Art Borkent is a world expert on the biosystematics of Ceratopogonidae (biting midges, no-see-ums), Corethrellidae (frog-biting midges) and Chaoboridae (phantom midges) and has broad interests in the phylogenetic relationships of all nematocerous Diptera at the family level. A major work published in 2012 described the pupae of each of the families of the Culicomorpha, providing homologies and a new phylogenetic interpretation of the relationships between the included families. His current work on Ceratopogonidae concentrates on the phylogenetic relationships between the genera and the incredible fossil amber record of this family. A monograph published in 2014 provides the first detailed descriptions of the pupae of Ceratopogonidae at the generic level, the first comprehensive key to these, and a new phylogenetic interpretation of some genera, based on the pupae. A table gives a complete listing of all references describing any immature stage (eggs, larvae, pupae). Current projects include writing chapters for the Ceratopogonidae (including males for the first time), Corethrellidae, Chaoboridae and the larval family key (with Brad Sinclair) for the upcoming Manual of Afrotropical Diptera (spearheaded by Ashley Kirk-Spriggs). Other projects include interpretation of the Ceratopogonidae of the cloud forest at Zurqui de Moravia, Costa Rica (see below), as well as revisions of several genera. Revisions of various Costa Rican taxa continues (especially of Parabezzia, various subgenera of Forcipomyia, and a few rare small genera). The next two years will hopefully see publication of a major work on the phylogenetic relationships of all genera of Ceratopogonidae of the world.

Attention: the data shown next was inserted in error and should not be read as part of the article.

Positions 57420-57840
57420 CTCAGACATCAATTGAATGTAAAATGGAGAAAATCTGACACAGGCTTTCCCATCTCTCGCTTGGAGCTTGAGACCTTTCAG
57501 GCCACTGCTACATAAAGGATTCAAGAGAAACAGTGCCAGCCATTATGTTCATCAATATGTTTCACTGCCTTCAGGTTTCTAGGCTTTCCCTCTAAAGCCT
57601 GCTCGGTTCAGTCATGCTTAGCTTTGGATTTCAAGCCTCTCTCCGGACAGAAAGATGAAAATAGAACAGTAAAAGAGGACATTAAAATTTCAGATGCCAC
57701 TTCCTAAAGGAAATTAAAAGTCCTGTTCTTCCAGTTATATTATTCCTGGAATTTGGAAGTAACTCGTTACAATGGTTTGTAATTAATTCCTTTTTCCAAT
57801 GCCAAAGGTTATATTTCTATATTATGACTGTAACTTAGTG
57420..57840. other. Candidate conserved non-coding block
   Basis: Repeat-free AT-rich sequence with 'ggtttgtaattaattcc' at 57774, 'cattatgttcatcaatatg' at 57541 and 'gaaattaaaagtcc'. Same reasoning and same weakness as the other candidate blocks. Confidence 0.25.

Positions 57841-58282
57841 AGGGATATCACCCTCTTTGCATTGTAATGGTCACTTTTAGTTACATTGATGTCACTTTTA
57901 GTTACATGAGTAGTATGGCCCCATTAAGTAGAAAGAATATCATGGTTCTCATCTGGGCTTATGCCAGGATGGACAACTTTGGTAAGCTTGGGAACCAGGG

A 456-page world revision of the Corethrellidae published in 2008 resulted in being awarded the 2010 J.O. Westwood Medal by the Royal Entomological Society for the best taxonomic work on a group of insects, worldwide (presented biennially). Borkent was assistant editor on the massive two volume Manual of Central American Diptera and wrote chapters for three families and co-authored another four.
This year will see the summary publication of the results of the Zurquí All Diptera Biodiversity Inventory in Costa Rica (ZADBI), with co-Principal Investigator Brian Brown (Los Angeles County Museum) and with the support of National Institute of Biodiversity (INBio). The project seeks to inventory to the species level all species of Diptera in a 150 X 266 meter area of cloud forest, the first such inventory of any megadiverse group of insects anywhere in the tropics. There are over 50 expert systematists willing to identify the material. More details are given in Borkent and Brown (2014) and issues 49-56 of the Fly Times.
A catalog of the Ceratopogonidae (pdf, 2.7 MB) of the world currently recognizes (as of 9 February 2015) 6267 extant and 284 extinct valid species (pdf, 52 K). The complete catalog includes all species of Culicoides in a single alphabetical list. Another document provides our current, and rather messy, understanding of the subgeneric classification (pdf, 408 K) of this large genus. The distribution of the species of Europe has been summarized with Rysard Szadziewski and Patrycja Dominiak. Both Nearctic and Neotropical catalogs have been published in recent years (see publication list). Three subfamilies, one tribe, 13 genera, and 279 species have been described by Art Borkent (some with co-authors) as new taxa (pdf, 70 K) in Ceratopogonidae, Chironomidae, Corethrellidae, Culicidae, Cecidomyiidae, and Dixidae.
A good source of further information about Ceratopogonidae is the Ceratopogonidae Information Exchange.
Working independently since 1989, he is a research associate with the Royal British Columbia Museum in Victoria, British Columbia, Canada, the American Museum of Natural History in New York, U.S.A. and Instituto Nacional de Biodiversidad in Costa Rica. A list of Art Borkent's publications is available in pdf (144 K).
Address: 691-8th Ave. SE, Salmon Arm, British Columbia, V1E 2C2, Canada.
Phone: (250) 833-0931